Johan Tibell | 8 Nov 06:43 2012
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Status of stack trace work

Hi!


I can't wait until we have some for of stack traces in GHC. What's the current status? Did the semantics you presented at HIW12 work out? Even though the full bells and whistles of full stack traces is something I'd really like to see, even their more impoverished cousins, the lexical stack trace, would be helpful in tracking down just which call to head gave rise to a "head: empty" list error.

Once we do have some sort of stack traces, could we have throw automatically attach it to the exception, so we can get a printed stack trace upon crash? Is that how e.g. Java deals with that? Will that make other uses of exceptions (such as throwing async exceptions to kill threads) get much more expensive if we try to attach stack traces? A frequent user of async exceptions are web servers that start a timeout call per request.

-- Johan

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Simon Marlow | 8 Nov 12:13 2012
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Re: Status of stack trace work

On 08/11/12 05:43, Johan Tibell wrote:

> I can't wait until we have some for of stack traces in GHC. What's the
> current status? Did the semantics you presented at HIW12 work out? Even
> though the full bells and whistles of full stack traces is something I'd
> really like to see, even their more impoverished cousins, the lexical
> stack trace, would be helpful in tracking down just which call to head
> gave rise to a "head: empty" list error.

The profiler currently uses the stack tracing scheme I described in that 
talk, and you can use it to chase "head []" right now (with +RTS -xc).

You can also use the GHC.Stack.errorWithStackTrace function that I 
demonstrated in the talk; I added it to GHC.Stack after 7.6.1, but the 
code should work with 7.6.1 if you import GHC.Stack:

-- | Like the function 'error', but appends a stack trace to the error
-- message if one is available.
errorWithStackTrace :: String -> a
errorWithStackTrace x = unsafeDupablePerformIO $ do
    stack <- ccsToStrings =<< getCurrentCCS x
    if null stack
       then throwIO (ErrorCall x)
       else throwIO (ErrorCall (x ++ '\n' : renderStack stack))

I realise that compiling with profiling is not always practical, and not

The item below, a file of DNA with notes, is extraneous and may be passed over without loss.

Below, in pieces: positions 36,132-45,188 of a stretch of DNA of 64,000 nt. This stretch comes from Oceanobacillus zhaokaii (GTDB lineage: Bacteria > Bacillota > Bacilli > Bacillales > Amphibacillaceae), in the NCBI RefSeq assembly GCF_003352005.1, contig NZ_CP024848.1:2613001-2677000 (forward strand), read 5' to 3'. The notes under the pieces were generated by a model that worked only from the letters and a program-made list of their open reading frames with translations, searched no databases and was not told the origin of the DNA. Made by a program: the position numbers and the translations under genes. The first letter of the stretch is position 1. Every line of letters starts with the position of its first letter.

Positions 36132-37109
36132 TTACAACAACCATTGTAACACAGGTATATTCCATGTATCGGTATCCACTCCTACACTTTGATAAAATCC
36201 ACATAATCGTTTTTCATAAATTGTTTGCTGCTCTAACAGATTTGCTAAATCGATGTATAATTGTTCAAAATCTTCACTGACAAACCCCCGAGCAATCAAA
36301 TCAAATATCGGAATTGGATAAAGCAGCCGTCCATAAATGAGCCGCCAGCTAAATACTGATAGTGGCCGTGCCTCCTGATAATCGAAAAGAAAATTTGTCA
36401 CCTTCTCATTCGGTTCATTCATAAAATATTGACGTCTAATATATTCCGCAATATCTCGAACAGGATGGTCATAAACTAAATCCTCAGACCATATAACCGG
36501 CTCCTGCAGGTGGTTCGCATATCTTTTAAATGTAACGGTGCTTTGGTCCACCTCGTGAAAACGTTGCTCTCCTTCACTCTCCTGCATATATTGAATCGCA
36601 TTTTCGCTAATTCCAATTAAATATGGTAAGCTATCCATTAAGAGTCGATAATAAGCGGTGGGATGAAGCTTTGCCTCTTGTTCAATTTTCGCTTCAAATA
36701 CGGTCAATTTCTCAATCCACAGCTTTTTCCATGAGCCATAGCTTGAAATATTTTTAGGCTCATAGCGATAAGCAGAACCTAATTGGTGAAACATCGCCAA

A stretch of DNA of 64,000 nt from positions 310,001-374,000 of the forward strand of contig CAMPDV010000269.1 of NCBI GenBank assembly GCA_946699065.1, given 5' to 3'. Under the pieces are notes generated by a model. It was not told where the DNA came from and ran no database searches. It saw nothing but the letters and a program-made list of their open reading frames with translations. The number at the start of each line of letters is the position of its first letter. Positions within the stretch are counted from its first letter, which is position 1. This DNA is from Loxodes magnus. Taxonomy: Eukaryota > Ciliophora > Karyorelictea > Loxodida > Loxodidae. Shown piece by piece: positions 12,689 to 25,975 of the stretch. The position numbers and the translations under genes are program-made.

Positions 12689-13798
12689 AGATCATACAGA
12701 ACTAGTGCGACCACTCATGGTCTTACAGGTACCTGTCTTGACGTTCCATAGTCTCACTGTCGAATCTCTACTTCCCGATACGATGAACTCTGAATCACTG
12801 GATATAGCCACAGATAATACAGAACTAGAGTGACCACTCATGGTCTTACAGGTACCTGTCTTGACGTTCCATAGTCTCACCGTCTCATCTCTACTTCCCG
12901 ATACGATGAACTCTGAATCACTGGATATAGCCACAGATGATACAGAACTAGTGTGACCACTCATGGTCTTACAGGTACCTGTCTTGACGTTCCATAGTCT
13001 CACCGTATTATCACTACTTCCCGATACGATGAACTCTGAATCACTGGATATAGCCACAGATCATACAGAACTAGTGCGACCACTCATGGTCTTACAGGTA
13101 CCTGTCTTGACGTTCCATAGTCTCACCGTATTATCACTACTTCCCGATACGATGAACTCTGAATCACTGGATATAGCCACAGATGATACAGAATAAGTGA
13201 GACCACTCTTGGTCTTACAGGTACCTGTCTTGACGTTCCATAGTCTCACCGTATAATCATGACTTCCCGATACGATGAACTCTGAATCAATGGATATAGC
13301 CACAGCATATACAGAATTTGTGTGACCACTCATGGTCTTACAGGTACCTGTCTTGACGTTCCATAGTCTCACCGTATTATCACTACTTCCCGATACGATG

as immediate as we'd like, and also it doesn't work in GHCi.  What I 
think we should do is

  (a) add stack trace support to GHCi, so we would get stack traces
      for interpreted code

  (b) incorporate the work of Peter Wortmann and Nathan Howell to get
      DWARF information into GHC binaries, and use this to get
      execution stacks without needing to compile for profiling

I'd love to see people working on (b) especially, and I'll be happy to 
provide direction or pointers to anyone who's interested (I'm no DWARF 
expert though).  The stacks you get this way won't be as nice as the 
ones we get from the profiler, and there will be absolutely no 
guarantees about the quality of the information, or even that you'll get 
the same stack with -O as you get without.  But some information is 
better than no information for debugging purposes.

> Once we do have some sort of stack traces, could we have throw
> automatically attach it to the exception, so we can get a printed stack
> trace upon crash? Is that how e.g. Java deals with that? Will that make
> other uses of exceptions (such as throwing async exceptions to kill
> threads) get much more expensive if we try to attach stack traces? A
> frequent user of async exceptions are web servers that start a timeout
> call per request.

One way to do this is to provide a variant of catch that grabs the stack 
trace, e.g.

   catchStack :: Exception e => IO a -> (e -> Stack -> IO a) -> IO a

and this could be implemented cheaply, because the stack only needs to 
be constructed when it is being caught by catchStack.  However, this 
doesn't work well when an exception is rethrown, such as when it passes 
through a nest of brackets.  To make that work, you really have to 
attach the stack trace to the exception.  We could change our 
SomeException type to include a stack trace, and that would be fairly 
cheap to use with profiling (because capturing the current stack is 
free), but it would be more expensive with DWARF stacks so you'd want a 
runtime option to enable it.

Cheers,
	Simon

Gmane